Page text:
When Gregg Popovich was cut from the 1972 U.S. Olympic basketball roster, those making the decision took the easiest way out.
They posted a note.
“Clueless people,” Popovich said, 47 years later, grinning to at least try to suggest it doesn’t still bother him too much.
It’ll soon be time for Popovich to walk in those same decision-making shoes, when he has to pare USA Basketball’s roster from 13 players to 12 in time for the FIBA World Cup l this month.
All 13 remaining hopefuls were on the team plane Saturday to Australia. So when the last cut gets made — expect it about Aug. 27, unless injuries happen — a guy will see his gold-medal hopes come to a quick end.
And no, Popovich is not looking forward to this.
“When you cut people from your regular NBA team, it’s difficult,” said Popovich, USA Basketball’s men’s national coach. “We’re going to have to do that. And it’s going to be even more so. I’m dreading having to do that. But it’s got to get done.”
There have been more than 50 NBA players linked to this World Cup team at some point in the last year or so, most of them dropping out of consideration on their own, citing schedule demands or concerns.
A few others were eliminated after injuries. Only two to this point — Miami’s Bam Adebayo and Chicago’s Thaddeus Young — were actually cut, those moves coming after the first week of training camp in Las Vegas. It would have been 14 players going to Australia, but Sacramento’s De’Aaron Fox decided Saturday to leave the team.
So there’s one cut left.
It will be downright brutal.
“It just means that guys are doing their jobs,” Milwaukee’s Khris Middleton said. “We’re making it as tough as it can be on them. I think guys have been great all camp, just being positive, bringing energy and playing as hard as they can, giving their body up for everybody else. So that’s a huge thing for everybody.”
It would seem like there are a handful of locks to make the team: Kemba Walker, Donovan Mitchell, Harrison Barnes, Mason Plumlee, Myles Turner and Middleton. They were starters Friday night against Spain — Plumlee started the first half, Turner the second, with the U.S. still mixing and matching.
Jayson Tatum played more minutes than nearly everyone Friday. Joe Harris — the NBA’s best 3-point shooter last season — should be on this team based on the importance of shooting from deep in the international game. Brook Lopez should make the team for the same reason since his 7-foot frame and 3-point game seem made for the FIBA stage.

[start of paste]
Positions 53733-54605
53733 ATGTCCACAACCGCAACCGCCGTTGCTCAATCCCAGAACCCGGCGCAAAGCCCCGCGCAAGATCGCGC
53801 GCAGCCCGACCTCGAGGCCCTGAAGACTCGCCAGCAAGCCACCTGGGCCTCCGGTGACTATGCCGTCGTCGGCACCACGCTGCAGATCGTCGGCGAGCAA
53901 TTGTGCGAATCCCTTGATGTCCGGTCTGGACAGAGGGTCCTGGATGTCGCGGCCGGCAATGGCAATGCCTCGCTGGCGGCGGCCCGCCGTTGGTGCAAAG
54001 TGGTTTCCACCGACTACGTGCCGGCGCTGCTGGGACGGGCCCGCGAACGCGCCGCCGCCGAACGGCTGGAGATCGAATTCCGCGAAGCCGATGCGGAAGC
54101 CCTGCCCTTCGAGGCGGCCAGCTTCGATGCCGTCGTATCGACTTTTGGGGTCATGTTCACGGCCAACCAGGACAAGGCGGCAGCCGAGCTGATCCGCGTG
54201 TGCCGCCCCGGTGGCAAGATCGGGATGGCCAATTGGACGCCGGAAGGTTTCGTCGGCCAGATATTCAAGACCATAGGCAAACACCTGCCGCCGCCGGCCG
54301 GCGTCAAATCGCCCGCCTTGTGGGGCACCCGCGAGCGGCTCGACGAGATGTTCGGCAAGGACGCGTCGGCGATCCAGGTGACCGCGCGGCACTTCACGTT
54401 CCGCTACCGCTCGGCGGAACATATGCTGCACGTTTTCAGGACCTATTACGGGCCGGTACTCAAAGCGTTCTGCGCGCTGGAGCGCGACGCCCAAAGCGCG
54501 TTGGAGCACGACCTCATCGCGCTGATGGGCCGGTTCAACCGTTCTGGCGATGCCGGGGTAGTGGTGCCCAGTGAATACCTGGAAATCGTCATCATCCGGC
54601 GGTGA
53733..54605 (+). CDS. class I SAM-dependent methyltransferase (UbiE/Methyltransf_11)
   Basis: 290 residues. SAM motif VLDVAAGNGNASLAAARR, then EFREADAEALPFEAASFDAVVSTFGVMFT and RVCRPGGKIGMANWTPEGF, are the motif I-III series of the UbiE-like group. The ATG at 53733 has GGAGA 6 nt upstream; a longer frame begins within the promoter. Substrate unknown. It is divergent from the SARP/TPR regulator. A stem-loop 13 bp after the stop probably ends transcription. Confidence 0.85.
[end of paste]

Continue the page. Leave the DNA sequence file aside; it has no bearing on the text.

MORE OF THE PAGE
That’s nine, or four guys left for three spots.
Marcus Smart is a bit of a wild card — unable to play in either the Spain game or the intrasquad scrimmage Aug. 9 because of a calf issue, though the fact that he’s still on the roster strongly suggests the U.S. has him in its plans. Assuming he’s healthy now, pencil him into a spot. (If he’s not healthy, that makes the decision obvious and simple.) Jaylen Brown brings toughness, and he’s played well enough to merit a uniform as well.
That, if the U.S. is keeping Smart, makes it 11 players.
That would mean two guys remain for one spot.
Arguments for both can be made. Kyle Kuzma played very well against Spain on Friday night and teammates have raved about his effort in camp. Derrick White was a select-teamer before getting called up, and plays for Popovich in San Antonio. It certainly would make sense to have someone in the team room fluent in Popovich’s hows and whys.
There is no obvious solution, no easy way out of this conundrum for Popovich, USA Basketball managing director Jerry Colangelo and the rest of the U.S. coaches.
“From top to bottom, everybody is hungry and wants to prove something — that we can get this job done,” Middleton said.
If nothing else, Popovich won’t be sending the unlucky-to-be-cut guy a note.
The easiest thing he could have done after the Spain game is tap those who didn’t make it on the shoulder, deliver a fond adieu and offer well-wishes for NBA training camp next month.
Instead, he’ll bring 13 guys to the other side of the world, spend another 10 days or so squeezing every bit of effort out of them, teach them some more about basketball and wine, and then decide which one to send home.
Sounds like how he wishes he was treated in 1972. Asked why he didn’t pick the final roster before Australia, Popovich was succinct.
“It seemed like the right thing to do,” he said.
Tim Reynolds is a national basketball writer for The Associated Press. Write to him at firstname.lastname@example.org